Maintaining Ecosystem Function Under Climate Change: Understanding and Managing Plant-Soil Microbe Community Dynamics

EPA Grant Number: F13B20426
Title: Maintaining Ecosystem Function Under Climate Change: Understanding and Managing Plant-Soil Microbe Community Dynamics
Investigators: Gravuer, Kelly Lynn
Institution: University of California - Davis
EPA Project Officer: Packard, Benjamin H
Project Period: September 29, 2014 through September 29, 2016
Project Amount: $84,000
RFA: STAR Graduate Fellowships (2013) RFA Text |  Recipients Lists
Research Category: Academic Fellowships , Fellowship - Ecology

Objective:

Current and predicted changes in climate are likely to affect many of the ecosystem services that support people’s quality of life, including water purification, soil fertility and forage production. By improving the ability to predict effects at the local and landscape levels, mitigation and adaptation actions can be targeted to more effectively maintain these services. Focusing on ecologically important California grasslands, this research asks several questions: (1) How will predicted precipitation change affect the ecosystem functions that support critical ecosystem services? (2) Does soil type or nutrient status need to be considered in landscapescale predictions of these effects? (3) Do the functional traits of the co-occurring soil microbial and plant communities that provide these ecosystem functions respond similarly to climate change? To what degree might they be decoupled by predicted changes?

Approach:

Precipitation manipulations have been implemented across a northern California grassland, and this research measures ecosystem functions, including decomposition potential (soil enzyme activity), nitrogen mineralization, nitrification and soil carbon storage. Experimental treatments have been replicated across three distinct soil types and crossed with a nutrient addition treatment to investigate the sensitivity of ecosystem functional responses to these factors. The project will explore potential mechanisms of these impacts using a plant-microbial functional trait framework. Specifically, it assesses soil microbial community composition with DNA-based approaches and estimates a functional trait of bacteria (resource response as indicated by rRNA gene copy number) using phylogenetic methods. These data will be compared to corresponding plant community measures to determine response similarity and decoupling.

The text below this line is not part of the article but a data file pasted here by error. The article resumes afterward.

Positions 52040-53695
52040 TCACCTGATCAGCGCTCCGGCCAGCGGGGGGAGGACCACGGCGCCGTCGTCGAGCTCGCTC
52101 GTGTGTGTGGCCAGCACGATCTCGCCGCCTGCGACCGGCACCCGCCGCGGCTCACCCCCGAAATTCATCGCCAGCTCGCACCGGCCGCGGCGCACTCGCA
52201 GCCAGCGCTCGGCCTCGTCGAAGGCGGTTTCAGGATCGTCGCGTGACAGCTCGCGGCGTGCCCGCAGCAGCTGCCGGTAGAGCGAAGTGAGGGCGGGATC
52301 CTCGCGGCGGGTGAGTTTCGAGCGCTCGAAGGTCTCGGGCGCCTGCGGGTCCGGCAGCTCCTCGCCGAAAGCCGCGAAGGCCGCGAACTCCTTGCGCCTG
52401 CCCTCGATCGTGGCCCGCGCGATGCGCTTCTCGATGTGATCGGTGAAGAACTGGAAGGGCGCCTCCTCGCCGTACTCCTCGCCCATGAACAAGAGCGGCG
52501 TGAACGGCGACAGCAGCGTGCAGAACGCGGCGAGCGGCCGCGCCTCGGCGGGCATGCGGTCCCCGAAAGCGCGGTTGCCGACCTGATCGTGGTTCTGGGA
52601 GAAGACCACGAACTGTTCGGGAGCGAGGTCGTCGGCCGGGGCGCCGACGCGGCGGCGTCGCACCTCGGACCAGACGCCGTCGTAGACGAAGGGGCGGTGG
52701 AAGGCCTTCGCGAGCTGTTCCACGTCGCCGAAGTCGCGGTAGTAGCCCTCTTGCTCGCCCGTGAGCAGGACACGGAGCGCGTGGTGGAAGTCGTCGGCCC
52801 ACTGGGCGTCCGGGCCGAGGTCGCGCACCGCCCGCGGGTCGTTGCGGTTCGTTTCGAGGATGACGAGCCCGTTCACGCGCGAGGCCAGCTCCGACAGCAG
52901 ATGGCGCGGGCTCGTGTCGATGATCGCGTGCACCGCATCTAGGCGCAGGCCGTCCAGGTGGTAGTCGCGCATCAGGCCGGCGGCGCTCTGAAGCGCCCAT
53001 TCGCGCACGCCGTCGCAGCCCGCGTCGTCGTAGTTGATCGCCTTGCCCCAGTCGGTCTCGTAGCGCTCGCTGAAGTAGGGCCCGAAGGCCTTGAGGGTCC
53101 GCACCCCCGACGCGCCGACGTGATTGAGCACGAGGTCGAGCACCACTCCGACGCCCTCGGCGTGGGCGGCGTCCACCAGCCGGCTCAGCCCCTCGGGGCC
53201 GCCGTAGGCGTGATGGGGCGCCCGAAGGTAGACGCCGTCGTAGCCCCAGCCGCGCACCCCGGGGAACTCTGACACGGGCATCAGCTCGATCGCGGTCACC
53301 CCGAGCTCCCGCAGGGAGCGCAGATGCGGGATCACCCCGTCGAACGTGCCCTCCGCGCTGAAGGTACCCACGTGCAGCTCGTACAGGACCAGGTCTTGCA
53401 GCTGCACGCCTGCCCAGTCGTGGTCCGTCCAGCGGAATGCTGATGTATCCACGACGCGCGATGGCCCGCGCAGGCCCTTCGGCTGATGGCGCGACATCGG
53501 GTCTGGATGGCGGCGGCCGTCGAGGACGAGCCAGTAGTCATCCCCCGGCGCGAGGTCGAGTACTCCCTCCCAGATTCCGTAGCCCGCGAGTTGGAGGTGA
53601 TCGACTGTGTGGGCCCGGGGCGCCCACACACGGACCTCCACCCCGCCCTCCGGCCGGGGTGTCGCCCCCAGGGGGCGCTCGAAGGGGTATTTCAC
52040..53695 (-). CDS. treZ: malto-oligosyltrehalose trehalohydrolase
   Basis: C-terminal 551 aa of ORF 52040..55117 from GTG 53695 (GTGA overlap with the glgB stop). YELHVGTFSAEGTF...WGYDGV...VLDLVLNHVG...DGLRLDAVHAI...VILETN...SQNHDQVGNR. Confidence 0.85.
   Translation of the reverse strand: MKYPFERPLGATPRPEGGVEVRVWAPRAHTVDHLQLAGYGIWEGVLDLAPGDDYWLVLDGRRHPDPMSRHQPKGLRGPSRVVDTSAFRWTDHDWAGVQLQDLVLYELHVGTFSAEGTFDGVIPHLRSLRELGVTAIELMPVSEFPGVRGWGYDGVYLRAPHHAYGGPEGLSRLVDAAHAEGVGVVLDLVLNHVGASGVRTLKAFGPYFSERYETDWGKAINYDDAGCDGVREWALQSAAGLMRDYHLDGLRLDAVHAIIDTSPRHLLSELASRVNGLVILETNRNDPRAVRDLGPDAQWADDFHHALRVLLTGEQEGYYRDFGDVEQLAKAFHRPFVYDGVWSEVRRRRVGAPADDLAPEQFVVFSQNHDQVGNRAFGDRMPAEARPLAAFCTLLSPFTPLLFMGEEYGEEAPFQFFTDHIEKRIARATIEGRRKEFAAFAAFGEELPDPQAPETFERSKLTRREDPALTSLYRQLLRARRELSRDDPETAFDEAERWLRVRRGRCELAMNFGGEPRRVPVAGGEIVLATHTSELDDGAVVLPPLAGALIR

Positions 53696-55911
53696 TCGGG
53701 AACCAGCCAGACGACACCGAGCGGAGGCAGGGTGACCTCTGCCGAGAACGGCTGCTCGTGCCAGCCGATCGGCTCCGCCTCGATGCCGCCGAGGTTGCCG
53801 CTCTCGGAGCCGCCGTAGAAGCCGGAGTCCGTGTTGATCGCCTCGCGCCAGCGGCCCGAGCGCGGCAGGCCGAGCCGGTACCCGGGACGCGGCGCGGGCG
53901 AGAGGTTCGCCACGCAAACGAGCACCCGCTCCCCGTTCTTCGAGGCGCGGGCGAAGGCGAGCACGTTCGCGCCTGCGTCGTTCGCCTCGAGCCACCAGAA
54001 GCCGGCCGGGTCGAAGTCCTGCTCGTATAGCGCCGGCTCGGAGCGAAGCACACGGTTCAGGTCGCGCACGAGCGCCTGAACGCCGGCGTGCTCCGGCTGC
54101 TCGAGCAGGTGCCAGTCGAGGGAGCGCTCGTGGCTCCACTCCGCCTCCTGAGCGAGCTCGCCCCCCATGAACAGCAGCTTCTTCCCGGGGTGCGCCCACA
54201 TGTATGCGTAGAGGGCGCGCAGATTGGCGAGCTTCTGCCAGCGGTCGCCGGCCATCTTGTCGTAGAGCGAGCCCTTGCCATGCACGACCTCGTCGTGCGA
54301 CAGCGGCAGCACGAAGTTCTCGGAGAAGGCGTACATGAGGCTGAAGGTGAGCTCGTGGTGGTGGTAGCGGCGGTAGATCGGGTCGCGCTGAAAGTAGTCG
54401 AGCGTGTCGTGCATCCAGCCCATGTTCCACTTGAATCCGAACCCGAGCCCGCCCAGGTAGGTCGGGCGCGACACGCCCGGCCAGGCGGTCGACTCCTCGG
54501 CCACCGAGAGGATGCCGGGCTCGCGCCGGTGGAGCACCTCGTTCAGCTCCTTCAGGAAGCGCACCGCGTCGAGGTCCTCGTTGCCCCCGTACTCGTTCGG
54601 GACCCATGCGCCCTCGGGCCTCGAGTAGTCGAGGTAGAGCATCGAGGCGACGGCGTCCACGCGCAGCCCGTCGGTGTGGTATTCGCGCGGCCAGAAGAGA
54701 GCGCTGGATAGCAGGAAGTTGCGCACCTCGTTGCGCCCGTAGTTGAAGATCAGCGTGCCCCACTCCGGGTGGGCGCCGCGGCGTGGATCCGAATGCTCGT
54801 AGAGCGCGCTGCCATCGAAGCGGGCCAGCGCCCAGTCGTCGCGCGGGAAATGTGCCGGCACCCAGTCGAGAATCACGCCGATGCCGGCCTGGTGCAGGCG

Expected Results:

All of the measured ecosystem functions are expected to be greater in wetter plots, although different pathways of organic matter decomposition (activities of different soil enzymes) may not all be affected equally. The magnitude of these responses is likely to depend significantly on soil type and nutrient status, such that characterizing these dependencies should improve the ability to predict landscape-level changes in ecosystem functions. Soil microbial functional trait responses will likely be similar in direction to those of plant communities, but more temporally variable, with greater responses at times of greater soil moisture effects. This result may highlight the importance of changes in the timing and magnitude of precipitation for soil communities, to a degree that would not be apparent from aboveground observations.

Potential to Further Environmental/Human Health Protection

This work should improve the ability to predict the impact of climate change on key ecosystem functions and services, such as nutrient cycling and plant productivity, in California’s grasslands. In addition, employing a functional trait framework to understand plant and microbial responses will facilitate the use of these results to understand potential responses of other ecosystems. Ultimately, this research will highlight where efforts to mitigate and/or adapt to these effects can best be focused to maintain the ecosystem services on which people depend.

Supplemental Keywords:

climate change, grasslands, ecosystem function

Progress and Final Reports:

  • 2015
  • Final